EU Justice and Home Affairs Meet

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Thursday, May 1, 2003
Bruce Zagaris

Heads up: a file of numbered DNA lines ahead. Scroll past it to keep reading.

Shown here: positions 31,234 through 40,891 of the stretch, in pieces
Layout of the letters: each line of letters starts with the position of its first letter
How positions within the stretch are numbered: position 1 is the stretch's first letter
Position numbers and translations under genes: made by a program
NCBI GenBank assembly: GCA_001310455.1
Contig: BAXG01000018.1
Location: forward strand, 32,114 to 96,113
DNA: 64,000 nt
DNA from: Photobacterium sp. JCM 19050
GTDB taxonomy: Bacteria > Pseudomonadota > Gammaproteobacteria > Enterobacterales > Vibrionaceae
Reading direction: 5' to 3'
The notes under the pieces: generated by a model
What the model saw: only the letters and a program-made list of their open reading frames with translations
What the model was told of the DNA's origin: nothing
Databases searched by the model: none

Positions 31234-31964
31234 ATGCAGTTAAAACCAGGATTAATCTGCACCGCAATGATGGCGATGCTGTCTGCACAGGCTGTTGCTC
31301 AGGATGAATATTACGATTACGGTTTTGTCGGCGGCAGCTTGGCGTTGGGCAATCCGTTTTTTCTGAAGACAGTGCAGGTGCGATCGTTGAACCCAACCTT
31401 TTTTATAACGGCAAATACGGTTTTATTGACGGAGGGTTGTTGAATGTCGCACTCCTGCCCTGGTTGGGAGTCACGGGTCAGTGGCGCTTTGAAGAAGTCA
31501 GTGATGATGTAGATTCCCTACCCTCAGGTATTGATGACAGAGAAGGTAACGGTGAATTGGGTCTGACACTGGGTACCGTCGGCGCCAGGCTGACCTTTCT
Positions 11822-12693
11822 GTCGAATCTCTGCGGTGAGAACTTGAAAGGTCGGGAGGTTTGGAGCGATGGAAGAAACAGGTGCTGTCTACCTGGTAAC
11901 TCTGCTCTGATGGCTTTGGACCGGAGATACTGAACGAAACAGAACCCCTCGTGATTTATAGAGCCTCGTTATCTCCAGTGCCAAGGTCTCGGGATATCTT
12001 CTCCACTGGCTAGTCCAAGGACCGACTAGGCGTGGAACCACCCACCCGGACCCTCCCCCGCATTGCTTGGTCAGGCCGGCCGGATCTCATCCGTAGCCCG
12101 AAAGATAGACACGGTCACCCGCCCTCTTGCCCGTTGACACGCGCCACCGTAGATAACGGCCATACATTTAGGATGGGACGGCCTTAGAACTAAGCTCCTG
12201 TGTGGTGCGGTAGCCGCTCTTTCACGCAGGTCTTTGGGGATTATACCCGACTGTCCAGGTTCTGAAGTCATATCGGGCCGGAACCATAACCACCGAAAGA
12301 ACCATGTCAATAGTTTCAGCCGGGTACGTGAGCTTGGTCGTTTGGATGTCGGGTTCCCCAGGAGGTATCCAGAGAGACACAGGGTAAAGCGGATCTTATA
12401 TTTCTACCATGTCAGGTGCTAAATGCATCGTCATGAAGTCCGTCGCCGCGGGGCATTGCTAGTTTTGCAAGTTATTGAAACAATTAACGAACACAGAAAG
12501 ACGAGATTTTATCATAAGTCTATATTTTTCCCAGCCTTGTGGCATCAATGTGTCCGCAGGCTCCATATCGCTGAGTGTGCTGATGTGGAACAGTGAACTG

On February 27-28, 2003 the European Union’s Justice & Home Affairs Council held its 2489th meeting and continued of make progress towards new mutual assistance and harmonization of criminal justice efforts. The Council received a Commission’s oral report on the follow-up to the Council conclusions on external border checks and combating illegal immigration, particularly concerning the stamping of travel documents. The Council discussed the need for a common and consistent approach for those situations where third-country nationals, whose travel documents should be stamped, are apprehended when holding travel documents which do not bear a stamp. The Council noted that on December 19, 2002 the JHA Council adopted conclusions on external border checks and combating illegal immigration. The conclusions invited the Commission to clarify the existing rules of the Schengen Acquis and reflect on amending the relevant rules accordingly, and to consider the possibility of additional harmonization of the procedures in relation to border checks and subsequent controls on third-country nationals. On a related matter the Commission discussed the status of the study concerning burden-sharing between EU Members and the EU for the management of external borders; and the feasibility study on improving sea-border controls, which the Council requested in the framework of the comprehensive plan to combat illegal immigration and human trafficking in the EU. The Council invited the Commission to deliver the studies as soon as possible. They are due June 2003. The emerging EU-US Agreement on extradition and mutual assistance has potential importance in terms of accelerating law enforcement cooperation. The Framework Decision on information systems indicates the difficulty that international enforcement law has in keeping pace with technology. The transnational organized crime (TOC) threat from the Western Balkans poses a growing threat that is common in many parts of the world and reflects in part the ability of TOC to exploit globalization and economic gaps among countries.